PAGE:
AGING AND THE NERVOUS SYSTEM
The aging brain does lose neurons, but this is only a small percentage of the total and not the usual cause of mental impairment in elderly people. (Far more com-mon causes are depression, malnutrition, hypotension, and the side effects of medications.) Some forgetful-ness is to be expected, however, as is a decreased abil-ity for rapid problem solving, but most memory should remain intact. Voluntary movements become slower, as do reflexes and reaction time. Think of driv- ing a car, an ability most of us take for granted. For elderly people, with their slower perceptions and reac-tion times, greater consciousness of driving is necessary.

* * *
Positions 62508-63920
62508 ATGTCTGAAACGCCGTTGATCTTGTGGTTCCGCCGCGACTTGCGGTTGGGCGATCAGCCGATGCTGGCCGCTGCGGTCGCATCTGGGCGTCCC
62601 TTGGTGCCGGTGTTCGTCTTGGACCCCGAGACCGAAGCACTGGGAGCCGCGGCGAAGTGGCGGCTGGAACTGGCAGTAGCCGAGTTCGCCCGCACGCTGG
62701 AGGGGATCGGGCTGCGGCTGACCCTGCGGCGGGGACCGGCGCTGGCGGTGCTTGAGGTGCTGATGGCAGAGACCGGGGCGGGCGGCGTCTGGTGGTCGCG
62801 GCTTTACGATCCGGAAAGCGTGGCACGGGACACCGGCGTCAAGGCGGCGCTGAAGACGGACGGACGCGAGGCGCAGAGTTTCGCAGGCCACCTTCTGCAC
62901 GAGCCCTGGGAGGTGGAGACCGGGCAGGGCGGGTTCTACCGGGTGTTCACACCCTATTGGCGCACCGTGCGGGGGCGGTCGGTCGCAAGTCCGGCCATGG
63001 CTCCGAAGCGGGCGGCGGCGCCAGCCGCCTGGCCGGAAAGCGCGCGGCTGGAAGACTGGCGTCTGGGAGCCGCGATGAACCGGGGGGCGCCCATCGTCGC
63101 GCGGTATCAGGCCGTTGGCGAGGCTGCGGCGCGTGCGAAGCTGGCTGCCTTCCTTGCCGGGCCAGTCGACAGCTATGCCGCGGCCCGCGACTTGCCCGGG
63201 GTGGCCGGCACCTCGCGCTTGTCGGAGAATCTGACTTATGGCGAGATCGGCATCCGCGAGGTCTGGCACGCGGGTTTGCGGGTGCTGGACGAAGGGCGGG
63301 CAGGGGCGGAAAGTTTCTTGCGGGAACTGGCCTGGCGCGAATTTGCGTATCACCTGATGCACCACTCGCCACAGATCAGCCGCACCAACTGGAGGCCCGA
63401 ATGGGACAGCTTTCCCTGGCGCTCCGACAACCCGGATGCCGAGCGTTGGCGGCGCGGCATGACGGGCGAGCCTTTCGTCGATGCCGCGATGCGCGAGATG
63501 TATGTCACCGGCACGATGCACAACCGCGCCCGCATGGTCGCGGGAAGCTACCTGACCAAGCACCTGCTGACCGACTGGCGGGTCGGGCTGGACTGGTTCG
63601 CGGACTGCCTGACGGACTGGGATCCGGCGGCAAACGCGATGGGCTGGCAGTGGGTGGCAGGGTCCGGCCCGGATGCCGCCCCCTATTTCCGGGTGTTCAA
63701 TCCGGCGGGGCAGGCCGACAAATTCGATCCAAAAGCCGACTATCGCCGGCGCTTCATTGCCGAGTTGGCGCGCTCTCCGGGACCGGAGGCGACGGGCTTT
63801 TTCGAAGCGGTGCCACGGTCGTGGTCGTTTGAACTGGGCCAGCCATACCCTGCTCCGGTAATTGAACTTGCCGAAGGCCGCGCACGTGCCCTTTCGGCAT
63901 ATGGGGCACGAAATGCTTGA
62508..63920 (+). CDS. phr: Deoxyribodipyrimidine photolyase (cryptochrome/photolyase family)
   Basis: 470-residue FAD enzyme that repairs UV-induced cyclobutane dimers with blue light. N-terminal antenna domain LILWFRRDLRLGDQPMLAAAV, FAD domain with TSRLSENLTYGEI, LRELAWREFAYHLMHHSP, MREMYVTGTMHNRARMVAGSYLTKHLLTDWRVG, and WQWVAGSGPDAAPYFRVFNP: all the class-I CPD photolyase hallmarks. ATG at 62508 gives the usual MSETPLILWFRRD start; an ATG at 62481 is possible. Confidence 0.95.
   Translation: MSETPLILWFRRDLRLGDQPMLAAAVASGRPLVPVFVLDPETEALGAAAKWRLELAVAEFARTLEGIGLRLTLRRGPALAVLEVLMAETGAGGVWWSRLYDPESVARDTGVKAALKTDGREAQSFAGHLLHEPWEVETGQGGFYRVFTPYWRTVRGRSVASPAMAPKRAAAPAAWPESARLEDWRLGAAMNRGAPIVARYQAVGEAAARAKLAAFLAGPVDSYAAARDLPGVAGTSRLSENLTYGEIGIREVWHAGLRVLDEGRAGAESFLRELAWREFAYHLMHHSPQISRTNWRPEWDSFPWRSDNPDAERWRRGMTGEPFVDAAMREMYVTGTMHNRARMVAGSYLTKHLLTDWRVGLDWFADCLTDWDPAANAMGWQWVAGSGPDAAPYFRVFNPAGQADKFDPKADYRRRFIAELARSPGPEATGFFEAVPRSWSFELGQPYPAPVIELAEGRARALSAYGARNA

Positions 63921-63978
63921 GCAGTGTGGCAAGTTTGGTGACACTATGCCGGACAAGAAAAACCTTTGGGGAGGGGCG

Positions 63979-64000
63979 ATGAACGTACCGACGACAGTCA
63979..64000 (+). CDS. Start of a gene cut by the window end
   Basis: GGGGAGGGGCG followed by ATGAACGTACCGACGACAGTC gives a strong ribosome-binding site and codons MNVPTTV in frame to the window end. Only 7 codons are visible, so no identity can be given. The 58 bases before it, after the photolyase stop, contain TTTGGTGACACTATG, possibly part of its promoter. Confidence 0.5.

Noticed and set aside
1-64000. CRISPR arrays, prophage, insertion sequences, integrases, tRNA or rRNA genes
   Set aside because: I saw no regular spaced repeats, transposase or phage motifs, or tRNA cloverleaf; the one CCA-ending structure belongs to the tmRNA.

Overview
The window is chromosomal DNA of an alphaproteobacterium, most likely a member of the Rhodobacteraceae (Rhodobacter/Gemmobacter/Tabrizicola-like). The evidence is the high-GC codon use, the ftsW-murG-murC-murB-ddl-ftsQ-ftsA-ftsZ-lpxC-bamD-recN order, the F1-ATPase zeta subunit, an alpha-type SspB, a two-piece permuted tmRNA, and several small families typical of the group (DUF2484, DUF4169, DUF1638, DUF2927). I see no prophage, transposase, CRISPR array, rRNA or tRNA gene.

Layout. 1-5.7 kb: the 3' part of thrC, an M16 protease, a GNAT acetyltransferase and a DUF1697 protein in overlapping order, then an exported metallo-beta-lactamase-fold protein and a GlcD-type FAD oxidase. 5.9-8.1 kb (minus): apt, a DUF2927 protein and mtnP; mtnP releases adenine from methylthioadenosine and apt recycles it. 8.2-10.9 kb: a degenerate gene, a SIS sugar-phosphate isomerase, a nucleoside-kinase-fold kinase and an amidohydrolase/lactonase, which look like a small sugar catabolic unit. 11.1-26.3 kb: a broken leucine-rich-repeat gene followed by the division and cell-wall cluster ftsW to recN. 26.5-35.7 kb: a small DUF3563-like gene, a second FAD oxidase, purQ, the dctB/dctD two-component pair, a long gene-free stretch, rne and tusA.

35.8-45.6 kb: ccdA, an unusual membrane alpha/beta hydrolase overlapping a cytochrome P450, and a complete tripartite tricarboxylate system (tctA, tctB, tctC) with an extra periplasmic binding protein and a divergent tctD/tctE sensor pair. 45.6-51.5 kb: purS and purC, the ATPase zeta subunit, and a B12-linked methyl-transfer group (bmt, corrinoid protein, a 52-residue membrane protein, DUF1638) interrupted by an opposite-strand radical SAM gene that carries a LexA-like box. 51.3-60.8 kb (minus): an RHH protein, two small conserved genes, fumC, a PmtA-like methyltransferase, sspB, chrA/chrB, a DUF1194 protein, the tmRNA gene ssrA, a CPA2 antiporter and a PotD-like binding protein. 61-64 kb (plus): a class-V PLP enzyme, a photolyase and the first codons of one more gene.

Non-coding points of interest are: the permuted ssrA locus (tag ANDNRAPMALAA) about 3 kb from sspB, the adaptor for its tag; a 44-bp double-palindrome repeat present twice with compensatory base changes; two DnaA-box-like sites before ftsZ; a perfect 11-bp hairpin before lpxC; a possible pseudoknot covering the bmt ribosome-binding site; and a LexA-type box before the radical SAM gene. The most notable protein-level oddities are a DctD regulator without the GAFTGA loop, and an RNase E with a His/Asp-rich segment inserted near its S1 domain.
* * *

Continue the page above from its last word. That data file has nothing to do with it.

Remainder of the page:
As the autonomic nervous system ages, dry eyes and constipation may become problems. Transient hypo-tension may be the result of decreased sympathetic stimulation of vasoconstriction. In most cases, how-ever, elderly people who are aware of these aspects of aging will be able to work with their physicians or nurses to adapt to them.